Sony’s A7 series of mirrorless interchangeable lens cameras (MILCs) represent a technological step forward as full-frame sensors become more affordable. The first version is very light, at 417g body only (769g with the 28-70mm f/3.5-5.6 kit lens), and is one of the most compact full-frame cameras on the market. ProDrone has announced support for a range of compact cameras and MILCs, including both the Ricoh-GR2 and the Sony A7 series. The Sony A7 series camera therefore represents a good starting point for companies/consultants wishing to offer high-quality surveys to clients. The cameras in the A7 series have emerged as a significant competitor to Leica’s M series, which have occupied the space of compact full-frame cameras for many years. This, combined with a wide selection of lenses, means that the camera system is highly versatile. The high-resolution, full-frame sensor and range of lens choices will likely make the weight trade-off worthwhile for long-term studies or those in which field of view is important.


The BIRDIE (FlyTech), EasyMap UAV (Trigger Composites) and Ptyrex UAV (Trigger Composites can also use Sony cameras. 


Birdie2    Easymap UAV Cameras    Easymap UAV Cameras



Hasselblad X1D



Starting at EUR7,900, body only

Sensor size

43.8 x 32.9mm

Lens type

Changeable (Hasselblad XCD lenses)


725g body only, 1,200g with 45mm XCD lens

Pixel count

50 megapixels (8,272 x 6,000)

Pixel pitch

5.3 microns


Hasselblad’s medium-format compact MILC represents a step forward in imaging technology. The medium-format sensor offers a field of view no other compact camera can compete with as it stands, and the price – while significantly higher than the other cameras outlined here – will potentially offer value for money for higher-end UAV practitioners. Currently only two lenses are available. However, the extra field of view afforded by the medium-format sensor will likely make up for this lack of choice, with effective focal lengths of 35mm and 70mm. Weighing just over 1kg with a lens attached, this is still practical to put on many low-payload UAVs.

Further to this option, DJI – manufacturer of the Phantom UAV series – has announced a partnership with Hasselblad to offer a package including the Matrice-600 UAV combined with Hasselblad’s A5D medium-format camera using a Ronin-MX mount. While the lens set for the A5D (Hasselblad H-mount) is different than that of the X1D, this bundle offers an ‘out-of-the-box’ medium-format UAV system which may be more convenient for users.


Phase One iXU 1000




Sensor size

53.4 x 40mm

Lens type

Changeable (Rodenstock lenses)


1,600g (with lens)

Pixel count

100 megapixels (11,608 x 8,708)

Pixel pitch

4.6 microns


Phase One’s suite of UAV cameras remains at the top end of the market, and the newest iXU 1000 offers an impressive solution for UAV surveying, with a large 100-megapixel sensor in a bigger format than that of the Hasselblad. With three different Rodenstock lenses available (at effective focal lengths of 28, 35 and 50mm), this camera offers everything a UAV surveyor can demand right now. It is the last step before entering the realm of manned missions using solutions such as Microsoft’s large-format UltraCam range, although even then the image specifications are competitive with some of the earlier models (Microsoft, 2008). The Rodenstock lenses show extremely good contrast preservation out to the image edges, particularly at the higher apertures (f/5.6), which justifies their higher cost at around EUR4,000 (Rodenstock, 2016). Phase One also notes the potential for use in combination with Lidar technology. For this data, bigger sensors offer a much more convenient and accurate solution than the generation of large photomosaics as a result of their wide field of view.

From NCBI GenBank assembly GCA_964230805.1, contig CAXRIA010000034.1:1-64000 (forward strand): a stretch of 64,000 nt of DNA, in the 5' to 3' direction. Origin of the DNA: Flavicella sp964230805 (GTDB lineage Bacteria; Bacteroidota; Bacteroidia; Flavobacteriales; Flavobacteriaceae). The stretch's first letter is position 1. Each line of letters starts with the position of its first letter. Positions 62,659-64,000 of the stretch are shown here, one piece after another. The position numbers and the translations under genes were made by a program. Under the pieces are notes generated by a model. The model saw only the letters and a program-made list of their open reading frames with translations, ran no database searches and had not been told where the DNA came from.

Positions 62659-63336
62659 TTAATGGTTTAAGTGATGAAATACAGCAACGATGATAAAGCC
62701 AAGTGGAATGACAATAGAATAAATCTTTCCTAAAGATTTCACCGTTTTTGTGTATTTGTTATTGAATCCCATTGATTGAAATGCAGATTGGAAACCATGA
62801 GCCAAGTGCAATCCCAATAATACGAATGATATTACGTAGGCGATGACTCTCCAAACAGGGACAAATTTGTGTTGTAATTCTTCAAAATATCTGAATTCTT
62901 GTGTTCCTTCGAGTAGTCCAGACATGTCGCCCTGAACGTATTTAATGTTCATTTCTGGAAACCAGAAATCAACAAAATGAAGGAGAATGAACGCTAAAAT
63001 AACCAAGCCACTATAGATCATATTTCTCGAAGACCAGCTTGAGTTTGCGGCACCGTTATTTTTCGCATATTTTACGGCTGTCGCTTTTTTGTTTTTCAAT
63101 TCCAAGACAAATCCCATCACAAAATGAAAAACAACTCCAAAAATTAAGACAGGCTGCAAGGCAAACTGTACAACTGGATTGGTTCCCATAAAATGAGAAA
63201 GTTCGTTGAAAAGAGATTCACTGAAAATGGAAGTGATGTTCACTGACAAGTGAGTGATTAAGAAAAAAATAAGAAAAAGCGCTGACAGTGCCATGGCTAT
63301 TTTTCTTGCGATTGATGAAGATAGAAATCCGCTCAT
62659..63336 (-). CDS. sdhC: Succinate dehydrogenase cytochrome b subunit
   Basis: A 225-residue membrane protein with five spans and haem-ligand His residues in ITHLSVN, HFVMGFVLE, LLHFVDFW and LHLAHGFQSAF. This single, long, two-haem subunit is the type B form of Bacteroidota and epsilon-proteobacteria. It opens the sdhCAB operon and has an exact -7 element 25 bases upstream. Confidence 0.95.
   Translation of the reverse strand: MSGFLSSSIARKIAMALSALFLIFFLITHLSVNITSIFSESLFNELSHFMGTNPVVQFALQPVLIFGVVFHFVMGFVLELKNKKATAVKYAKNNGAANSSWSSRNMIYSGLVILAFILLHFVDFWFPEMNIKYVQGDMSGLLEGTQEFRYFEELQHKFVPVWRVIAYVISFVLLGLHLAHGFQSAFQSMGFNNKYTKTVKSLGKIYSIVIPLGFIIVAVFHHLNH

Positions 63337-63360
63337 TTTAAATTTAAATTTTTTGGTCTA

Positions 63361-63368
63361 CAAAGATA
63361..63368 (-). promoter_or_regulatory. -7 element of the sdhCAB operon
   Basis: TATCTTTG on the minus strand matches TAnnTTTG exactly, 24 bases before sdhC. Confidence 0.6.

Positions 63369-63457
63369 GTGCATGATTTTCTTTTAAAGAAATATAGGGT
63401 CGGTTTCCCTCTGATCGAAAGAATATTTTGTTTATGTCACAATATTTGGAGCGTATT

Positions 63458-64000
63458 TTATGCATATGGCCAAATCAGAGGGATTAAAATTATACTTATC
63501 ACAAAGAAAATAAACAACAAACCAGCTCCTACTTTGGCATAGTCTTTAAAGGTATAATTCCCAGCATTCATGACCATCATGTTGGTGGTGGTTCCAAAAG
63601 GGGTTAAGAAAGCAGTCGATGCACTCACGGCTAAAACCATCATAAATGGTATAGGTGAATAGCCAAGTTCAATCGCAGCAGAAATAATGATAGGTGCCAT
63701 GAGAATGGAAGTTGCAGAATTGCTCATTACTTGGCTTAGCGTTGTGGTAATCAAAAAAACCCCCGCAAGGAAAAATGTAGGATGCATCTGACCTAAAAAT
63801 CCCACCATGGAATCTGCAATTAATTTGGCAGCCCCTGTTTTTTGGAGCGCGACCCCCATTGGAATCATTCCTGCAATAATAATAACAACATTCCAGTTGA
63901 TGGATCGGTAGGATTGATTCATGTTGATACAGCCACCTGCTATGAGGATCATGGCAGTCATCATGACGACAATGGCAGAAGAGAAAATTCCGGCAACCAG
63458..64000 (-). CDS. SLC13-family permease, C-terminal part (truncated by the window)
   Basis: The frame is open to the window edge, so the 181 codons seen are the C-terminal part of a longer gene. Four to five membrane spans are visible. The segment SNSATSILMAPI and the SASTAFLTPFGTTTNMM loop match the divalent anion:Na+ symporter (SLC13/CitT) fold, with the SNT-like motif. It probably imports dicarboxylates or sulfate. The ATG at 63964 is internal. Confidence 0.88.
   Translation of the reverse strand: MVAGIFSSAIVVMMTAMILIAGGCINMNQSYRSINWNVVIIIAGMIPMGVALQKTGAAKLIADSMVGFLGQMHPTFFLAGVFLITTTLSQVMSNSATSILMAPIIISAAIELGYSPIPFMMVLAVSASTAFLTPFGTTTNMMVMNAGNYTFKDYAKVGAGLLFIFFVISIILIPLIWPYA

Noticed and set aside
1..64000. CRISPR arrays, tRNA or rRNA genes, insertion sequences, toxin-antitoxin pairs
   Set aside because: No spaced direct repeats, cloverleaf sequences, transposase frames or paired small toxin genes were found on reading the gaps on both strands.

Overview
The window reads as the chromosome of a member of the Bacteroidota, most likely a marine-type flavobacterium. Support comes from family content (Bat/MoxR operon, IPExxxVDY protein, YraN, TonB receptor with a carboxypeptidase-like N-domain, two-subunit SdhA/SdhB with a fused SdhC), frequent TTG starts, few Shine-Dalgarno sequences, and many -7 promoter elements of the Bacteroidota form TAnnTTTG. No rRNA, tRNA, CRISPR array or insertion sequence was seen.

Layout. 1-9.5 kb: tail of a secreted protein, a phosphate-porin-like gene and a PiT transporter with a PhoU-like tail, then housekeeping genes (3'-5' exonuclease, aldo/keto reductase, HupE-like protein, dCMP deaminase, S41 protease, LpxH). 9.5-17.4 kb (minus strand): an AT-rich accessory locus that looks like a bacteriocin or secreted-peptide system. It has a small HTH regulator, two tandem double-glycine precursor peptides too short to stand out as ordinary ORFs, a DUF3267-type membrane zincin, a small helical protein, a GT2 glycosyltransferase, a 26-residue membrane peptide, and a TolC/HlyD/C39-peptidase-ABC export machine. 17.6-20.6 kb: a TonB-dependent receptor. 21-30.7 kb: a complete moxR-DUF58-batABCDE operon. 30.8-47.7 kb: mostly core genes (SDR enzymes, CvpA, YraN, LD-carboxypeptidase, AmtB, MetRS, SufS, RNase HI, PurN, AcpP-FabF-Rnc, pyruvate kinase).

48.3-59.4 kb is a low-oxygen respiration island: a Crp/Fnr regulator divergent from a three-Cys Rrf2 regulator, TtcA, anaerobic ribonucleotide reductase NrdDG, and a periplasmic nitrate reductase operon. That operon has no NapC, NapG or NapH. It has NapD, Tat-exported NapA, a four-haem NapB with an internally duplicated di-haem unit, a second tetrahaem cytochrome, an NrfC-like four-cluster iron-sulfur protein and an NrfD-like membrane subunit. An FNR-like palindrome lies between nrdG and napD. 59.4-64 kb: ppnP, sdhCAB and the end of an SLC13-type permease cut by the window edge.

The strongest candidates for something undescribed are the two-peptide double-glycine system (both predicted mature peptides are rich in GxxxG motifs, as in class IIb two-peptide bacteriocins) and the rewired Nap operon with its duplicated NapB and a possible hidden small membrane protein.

Find Vexcel Imaging cameras and Phase One cameras on Geo-matching.com and compare with 36 other digital aerial cameras.  


Phase One UAV Cameras

Vexcel Imaging UAV Cameras












The authors have presented a brief overview of what they believe to be sensible choices at various levels of expertise/cost for UAV imaging. This list is not exhaustive and the market is developing very rapidly. Whilst medium-format digital camera development has been dominated by products for traditional commercial photographers, the massive explosion in the use of UAVs has seen far greater interest in camera development by UAV companies, as evidenced by DJI’s investment in Hasselblad and Phase One’s industrial unit. In the coming years there is expected to be a shift towards larger-format sensors in compact forms and suites of lenses capable of integrating with bigger sensors. In addition, one can expect to see data fusion and parallel data capture with other data sources (such as Lidar).


On Geo-matching.com several UAV camera systems for UAVs are listed. In our Digital Aerial Systems caland  Thermal, Multi-and Hyperspectral Cameras categories you can find and compare 50 systems from 18 suppliers. 


UAV Cameras Aerial Systems

Hyperspectral UAV Cameras










Bershadsky, D., Haviland, S., & Johnson, E. N., Electric Multirotor Propulsion System Sizing for Performance Prediction and Design Optimization. 57th AIAA/ASCE/AHS/ASC Structures, Structural Dynamics and Materials Conference, AIAA SciTech, 2016

DxOMark Benchmarks, accessed 4 August 2016. www.dxomark.com. http://www.dxomark.com/Lenses/Ricoh/Ricoh-GR-Lens-mounted-on-Ricoh-GR__874

Microsoft, 2008. UltraCam‐X Technical specifications. Accessed 6 August 2016. https://www.kasurveys.com/documents/ULTRACAM-Specs-UCX.pdf

Rodenstock. ‘40 Mm /4 HR Digaron-W’. Rodenstock-photo.com. Accessed 10 Aug 2016. http://www.rodenstock-photo.com/en/lenses-for-digital-photography/40-mm-4-hr-digaron-w


James O’Connor is a PhD student at Kingston University London, UK, researching how image quality and orientation impact on the accuracy of photogrammetric models from UAV platforms.

Email address: james.oconnor@kingston.ac.uk

Dr Mike Smith is associate professor at Kingston University London, UK, and course director for the MSc in GIS. He has research interests in 3D visualisation, remote sensing and aerial imaging.

Email address: michael.smith@kingston.ac.uk